As the regular reader of this blog (Hi Sarah) knows, I’m not an American. When it came to the 2016 election I was a NeverHillary who had low expectations for a Trump presidency. It wasn’t that I didn’t like some of the things Trump said, but I was intensely skeptical that he would try to do any of them, let alone succeed. Over the last year I’m very happy to say that my skepticism has been proven wrong. Not that he’s perfect by any means and yes in part as far as I’m concerned he benefits from the bigotry of low expectations, but he’s so far exceeding those initial low expectations that I now judge him as a president in his own right as opposed to being #NotHillary. Yes, I too cringe at some of his tweets – at how he seems to embody the crudity of modern discourse, and so on – but, while I’m not into kekistani 5-d chess manipulation theories, I do see how often those tweets both set (or reset) the political narrative and allow him to troll the MSM and let the press corps demonstrate yet again how fixated they are on the superficial. Meanwhile, as the press works itself into a paroxysm of fury over some tweet, he enacts one executive order after another that implements substantive change to the US Federal government and its permanent bureaucracy.

It is the acts that will be his real legacy and an honest NeverTrumper should take a look at them and admit that he (or she – coff Jennifer Rubin coff) was wrong. But sadly (and Ms Rubin is a great example) they don’t. Instead they twist themselves into a pretzl and claim that policies that they were once in favor of are now bad because they are implemented by Trump or worse they point out that Trump’s actions in a particular policy area are not the ideal ones they would prefer in a perfect world and use that as a cudgel to assail the fact that Trump has made a change which was previously unthinkable. Moving the US Embassy to Jerusalem or withdrawing from the Paris Glowball Worming treaty for example. Politics we are told, is the art of the possible and many NeverTrumpers were (in this case not incorrectly) also anti-Tea Party absolutism. Shutting down government because you can’t stop Obamacare was a great example of not understanding the art of the possible. Trump, on the other hand, is combining the “art of the possible” with his “art of the deal” and getting results that are moving the goalposts – the Overton Window – of potential policy options back from the progressive/statist side that Obama moved them. Indeed in some areas he seems to be moving them back to the same sort of area that they were last seen under President Reagan (PBUH). Moreover, some of the areas that he’s moving back are surprising.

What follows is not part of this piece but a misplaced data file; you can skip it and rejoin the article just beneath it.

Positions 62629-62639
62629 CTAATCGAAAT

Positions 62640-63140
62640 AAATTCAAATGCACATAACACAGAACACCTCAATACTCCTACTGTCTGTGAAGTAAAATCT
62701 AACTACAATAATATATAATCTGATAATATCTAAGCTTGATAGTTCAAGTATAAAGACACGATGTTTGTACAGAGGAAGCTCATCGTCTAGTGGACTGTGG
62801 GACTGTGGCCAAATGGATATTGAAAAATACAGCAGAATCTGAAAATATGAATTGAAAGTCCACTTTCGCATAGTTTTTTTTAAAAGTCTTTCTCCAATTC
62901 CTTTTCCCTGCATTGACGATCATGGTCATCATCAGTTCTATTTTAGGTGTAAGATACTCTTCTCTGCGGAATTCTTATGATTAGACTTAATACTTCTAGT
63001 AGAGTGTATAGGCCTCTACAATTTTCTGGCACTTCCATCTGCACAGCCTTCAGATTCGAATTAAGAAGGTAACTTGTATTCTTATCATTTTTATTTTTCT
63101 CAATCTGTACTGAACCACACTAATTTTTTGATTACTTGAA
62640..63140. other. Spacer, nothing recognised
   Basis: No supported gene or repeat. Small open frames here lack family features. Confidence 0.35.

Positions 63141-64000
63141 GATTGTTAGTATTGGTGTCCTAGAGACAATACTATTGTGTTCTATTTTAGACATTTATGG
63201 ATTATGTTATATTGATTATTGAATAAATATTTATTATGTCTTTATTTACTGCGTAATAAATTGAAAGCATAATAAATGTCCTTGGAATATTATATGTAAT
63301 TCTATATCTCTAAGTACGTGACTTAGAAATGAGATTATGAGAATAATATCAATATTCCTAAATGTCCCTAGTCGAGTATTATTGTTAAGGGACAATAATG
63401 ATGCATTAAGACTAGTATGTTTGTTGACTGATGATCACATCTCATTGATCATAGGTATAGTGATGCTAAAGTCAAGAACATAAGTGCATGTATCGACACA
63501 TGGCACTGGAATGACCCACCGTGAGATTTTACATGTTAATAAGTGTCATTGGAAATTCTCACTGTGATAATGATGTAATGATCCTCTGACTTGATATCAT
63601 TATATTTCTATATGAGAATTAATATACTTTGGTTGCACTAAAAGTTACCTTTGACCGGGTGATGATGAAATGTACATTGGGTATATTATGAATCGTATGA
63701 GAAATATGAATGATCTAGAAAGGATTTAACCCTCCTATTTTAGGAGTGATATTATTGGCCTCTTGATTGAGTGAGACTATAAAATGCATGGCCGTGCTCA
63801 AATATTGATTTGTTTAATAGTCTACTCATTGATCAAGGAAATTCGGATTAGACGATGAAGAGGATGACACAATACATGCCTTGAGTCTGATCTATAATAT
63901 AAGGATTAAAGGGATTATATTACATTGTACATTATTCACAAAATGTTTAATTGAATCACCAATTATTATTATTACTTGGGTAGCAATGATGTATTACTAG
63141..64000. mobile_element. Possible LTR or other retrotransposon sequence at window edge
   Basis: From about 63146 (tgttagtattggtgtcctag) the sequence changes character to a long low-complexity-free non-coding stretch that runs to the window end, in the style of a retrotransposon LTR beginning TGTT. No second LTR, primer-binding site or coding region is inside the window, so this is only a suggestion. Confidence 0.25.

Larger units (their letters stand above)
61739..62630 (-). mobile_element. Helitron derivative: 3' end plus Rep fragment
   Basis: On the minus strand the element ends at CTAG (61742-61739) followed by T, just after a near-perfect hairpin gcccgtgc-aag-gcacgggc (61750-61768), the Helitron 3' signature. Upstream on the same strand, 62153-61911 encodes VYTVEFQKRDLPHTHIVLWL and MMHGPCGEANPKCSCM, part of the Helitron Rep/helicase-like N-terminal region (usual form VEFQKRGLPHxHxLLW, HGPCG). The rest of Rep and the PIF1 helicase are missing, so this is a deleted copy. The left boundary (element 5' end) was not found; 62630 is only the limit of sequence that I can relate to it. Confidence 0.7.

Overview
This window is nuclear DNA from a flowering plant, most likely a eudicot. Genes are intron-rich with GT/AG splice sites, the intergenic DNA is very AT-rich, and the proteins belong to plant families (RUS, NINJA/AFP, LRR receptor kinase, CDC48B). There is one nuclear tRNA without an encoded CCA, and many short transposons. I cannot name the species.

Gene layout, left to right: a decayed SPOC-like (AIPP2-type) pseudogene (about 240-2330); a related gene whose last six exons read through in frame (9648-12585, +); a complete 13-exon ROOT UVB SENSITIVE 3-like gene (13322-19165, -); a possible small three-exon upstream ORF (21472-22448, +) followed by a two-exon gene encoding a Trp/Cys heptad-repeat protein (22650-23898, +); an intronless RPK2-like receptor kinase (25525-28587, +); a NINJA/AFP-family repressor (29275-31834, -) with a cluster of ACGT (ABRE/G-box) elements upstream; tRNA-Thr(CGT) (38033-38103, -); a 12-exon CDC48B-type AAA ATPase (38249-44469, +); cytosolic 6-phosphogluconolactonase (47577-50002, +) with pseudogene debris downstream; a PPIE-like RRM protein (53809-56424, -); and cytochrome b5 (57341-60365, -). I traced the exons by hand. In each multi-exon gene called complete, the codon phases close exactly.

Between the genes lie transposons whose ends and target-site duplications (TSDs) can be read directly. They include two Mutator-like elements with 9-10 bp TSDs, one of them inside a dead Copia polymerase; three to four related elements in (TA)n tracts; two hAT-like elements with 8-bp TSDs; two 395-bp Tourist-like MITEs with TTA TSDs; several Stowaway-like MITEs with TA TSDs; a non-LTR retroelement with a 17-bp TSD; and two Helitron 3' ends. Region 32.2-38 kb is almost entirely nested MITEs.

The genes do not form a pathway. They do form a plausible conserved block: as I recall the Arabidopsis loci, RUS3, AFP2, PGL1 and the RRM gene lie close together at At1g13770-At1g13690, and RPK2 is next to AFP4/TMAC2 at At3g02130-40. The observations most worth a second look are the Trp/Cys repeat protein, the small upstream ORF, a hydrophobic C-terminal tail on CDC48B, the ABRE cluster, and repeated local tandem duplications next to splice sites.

Contrary to all the lefty cries about “Dictator” and “Tyranny”, Trump is actually trying to get congress to do its job. Witness the whole DACA thing, or earlier the way that he enabled congress to roll back most of Obama’s last minute regulations. If you are a conservative NeverTrumper it is pretty much guaranteed that you are in favor of the US Constitution as originally written – three branches of government, federalism, states rights etc. – so maybe you ought to look at how Trump is devolving power, reining in the unelected 4th branch – the administrative state – and so on. In much the same way, indeed as a continuation, Trump wants to reform the civil service hiring practices:

President Trump will seek to “hire the best and fire the worst” federal government employees under the most ambitious proposal to overhaul the civil service in 40 years, officials said. […]

Trump foreshadowed the proposal in a line in his State of the Union address last week: “Tonight, I call on Congress to empower every Cabinet Secretary with the authority to reward good workers and to remove federal employees who undermine the public trust or fail the American people,” he said.

Trump is using the VA Accountability Act, which gave the Secretary of Veterans Affairs greater authority to fire and discipline workers, as a model. The White House says that law has resulted in the dismissal of 1,470 employees, the suspension of 443, demotions for 83 others last year. […]

Another pillar of the proposal would reduce automatic pay increases and instead use that money for a performance bonus pool.

Under the current system, federal employees get a review every one to three years. Employees whose performance is “fully successful” — as 99.7% are — get a within-grade “step” increase in addition to annual cost-of-living increases.

Trump’s plan would stretch out the amount of time it takes to go from step 1 to step 10 from 18 years to 27 years, saving $10 billion over the next decade, officials said. That money would then go to high-performing employees either as merit raises or one-time bonuses.

He may fail but I wouldn’t count on it. And any conservative NeverTrumper who isn’t a total hypocrite should look at this and consider whether they should continue to stand in front of the Trump train shouting STOP. If they do, I trust the train will do what real trains do and squash them into paste